In both Baptism and Confirmation, the Holy Spirit is present. (It’s a rule of Trinitarian theology that wherever there’s one person of the Trinity, all three are present.) But in Baptism, the Spirit washes away our sin, cleanses our guilt, and regenerates us into new life. In Confirmation, on the other hand, the Spirit deepens and strengthens that life so that we grow up into more mature Christians.

The great medieval theologian Peter Lombard nicely described the Spirit’s presence in Baptism and Confirmation: “The virtue … of the sacrament [of Confirmation] is the gift of the Holy Spirit for strength, who is given in baptism for remission.” In other words, the Holy Spirit’s gift of forgiveness in Baptism is only the beginning of a work that is strengthened and enriched in Confirmation.

Some Anglicans have debated whether Baptism is a “complete sacramental initiation.” The logic is: if Baptism does the trick, why bother with Confirmation?

This is a slippery question. If someone means by this that Baptism is somehow insufficient for salvation, then no: Baptism is sufficient. Baptism makes Christians. Full stop!

But if by “initiation,” one means that we are always ever being initiated deeper into life with God, then yes, we can say that Baptism is “incomplete,” if only because all of life is incomplete until we see God face to face.

Confirmation, then, is a sacramental practice uniquely related to the Holy Spirit’s ministry of maturity and strengthening—literally, withfirming, being made firm with (Latin, con-)—the power of the Spirit. In this, we seek to live out what St. Paul writes in Ephesians about growing up into the full measure of Christ (Eph. 4:13).

Growing Out: the Sacrament of Mission

Second, Confirmation is the sacrament of mission. By this, I mean that Confirmation “marks” a person for undertaking the vocation to which they have been called.

In this regard, Confirmation is sort of like Ordination: it marks you out for a specific calling. But unlike Ordination, the Church confirms both lay people and priests. And this is because every Christian’s vocation is to proclaim the Gospel and live a holy life.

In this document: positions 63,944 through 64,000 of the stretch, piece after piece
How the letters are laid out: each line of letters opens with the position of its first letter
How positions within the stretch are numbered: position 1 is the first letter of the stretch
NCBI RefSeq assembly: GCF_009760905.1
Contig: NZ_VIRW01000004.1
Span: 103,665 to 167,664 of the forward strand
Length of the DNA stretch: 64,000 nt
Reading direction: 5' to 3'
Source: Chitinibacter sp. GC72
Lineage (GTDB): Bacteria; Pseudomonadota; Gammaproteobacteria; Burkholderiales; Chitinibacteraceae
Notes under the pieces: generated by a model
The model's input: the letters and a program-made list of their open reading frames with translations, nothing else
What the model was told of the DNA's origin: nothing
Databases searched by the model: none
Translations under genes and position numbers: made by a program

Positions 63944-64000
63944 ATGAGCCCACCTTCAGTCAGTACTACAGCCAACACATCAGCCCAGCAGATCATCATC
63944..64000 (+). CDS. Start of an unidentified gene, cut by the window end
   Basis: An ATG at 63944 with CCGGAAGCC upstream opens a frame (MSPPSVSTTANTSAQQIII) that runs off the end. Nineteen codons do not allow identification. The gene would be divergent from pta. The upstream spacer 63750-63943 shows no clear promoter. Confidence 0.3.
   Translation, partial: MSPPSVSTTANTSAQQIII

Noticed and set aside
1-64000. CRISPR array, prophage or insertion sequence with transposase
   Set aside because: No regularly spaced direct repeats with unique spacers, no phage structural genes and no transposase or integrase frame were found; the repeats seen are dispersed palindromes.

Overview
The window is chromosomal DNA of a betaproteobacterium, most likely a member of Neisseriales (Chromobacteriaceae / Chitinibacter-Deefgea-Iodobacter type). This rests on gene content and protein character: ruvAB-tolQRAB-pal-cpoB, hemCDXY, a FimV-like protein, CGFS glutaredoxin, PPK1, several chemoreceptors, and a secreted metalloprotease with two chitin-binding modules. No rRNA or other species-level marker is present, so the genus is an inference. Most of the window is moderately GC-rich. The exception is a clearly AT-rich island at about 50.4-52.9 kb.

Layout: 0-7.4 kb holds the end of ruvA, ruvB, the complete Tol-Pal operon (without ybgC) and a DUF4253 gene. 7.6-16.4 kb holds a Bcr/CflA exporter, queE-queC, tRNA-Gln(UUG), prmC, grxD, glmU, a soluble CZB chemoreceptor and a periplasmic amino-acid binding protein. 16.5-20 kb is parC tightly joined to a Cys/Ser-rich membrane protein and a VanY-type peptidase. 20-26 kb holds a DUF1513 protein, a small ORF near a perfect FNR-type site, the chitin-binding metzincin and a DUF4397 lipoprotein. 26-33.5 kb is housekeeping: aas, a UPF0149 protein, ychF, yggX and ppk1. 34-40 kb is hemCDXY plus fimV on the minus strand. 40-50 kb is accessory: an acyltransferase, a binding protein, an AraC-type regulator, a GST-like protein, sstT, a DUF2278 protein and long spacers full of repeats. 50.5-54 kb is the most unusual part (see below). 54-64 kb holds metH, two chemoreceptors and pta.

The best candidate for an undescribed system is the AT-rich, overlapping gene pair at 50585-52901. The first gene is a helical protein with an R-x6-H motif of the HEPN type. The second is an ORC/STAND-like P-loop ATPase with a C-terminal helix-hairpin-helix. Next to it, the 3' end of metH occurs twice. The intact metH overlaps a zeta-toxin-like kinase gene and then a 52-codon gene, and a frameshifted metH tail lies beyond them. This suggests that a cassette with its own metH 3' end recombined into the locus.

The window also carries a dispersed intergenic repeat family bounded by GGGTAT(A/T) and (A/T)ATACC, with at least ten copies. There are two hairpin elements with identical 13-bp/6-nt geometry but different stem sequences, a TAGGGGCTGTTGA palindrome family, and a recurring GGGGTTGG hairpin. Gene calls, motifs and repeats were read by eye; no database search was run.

This is also why Confirmation is linked to the bishop’s presence. As Ordination into the priesthood requires the bishop’s presence, so too, in Confirmation, the bishop’s presence signifies that the person being confirmed is now charged with the duty of carrying on the apostolic mission.

One area where thinking about Confirmation has gone wrong is to see it as a kind of graduation from Christian education and formation rather than a commencement. Too often, we have thought that once a person is confirmed, it’s the end of the journey. I’ve been baptized, catechized, and confirmed. What else is there? Well, quite simply: everything!

So far from being the end of the road, Confirmation marks a new beginning. It is a new, more profound sense of vocation. Confirmation marks you out for a life on mission.

Why Should I Pursue Confirmation?

If Confirmation is like being ordained for a life of Christian mission, where’s the mission field?

Mission doesn’t just happen overseas. It happens everywhere: in our neighborhoods, homes, and the ordinary places of our everyday existence. Mission is right where we are, right now.

To reinvigorate and renew the practice of Confirmation is one of the most critical tasks for the church today because renewing the practice of Confirmation means renewing the mission of the church.

It means well-equipped, well-trained missionaries going out into the mission field of life, proclaiming the Gospel in all they do.

It means further equipping all the saints for the work of God’s kingdom.

And, finally, it means a rising generation of Christians who have dedicated their lives to the glory of God in every area of life.

So why should I pursue confirmation? Why not?

Photo by Caroline Hernandez on Unsplash 

Published on

March 8, 2018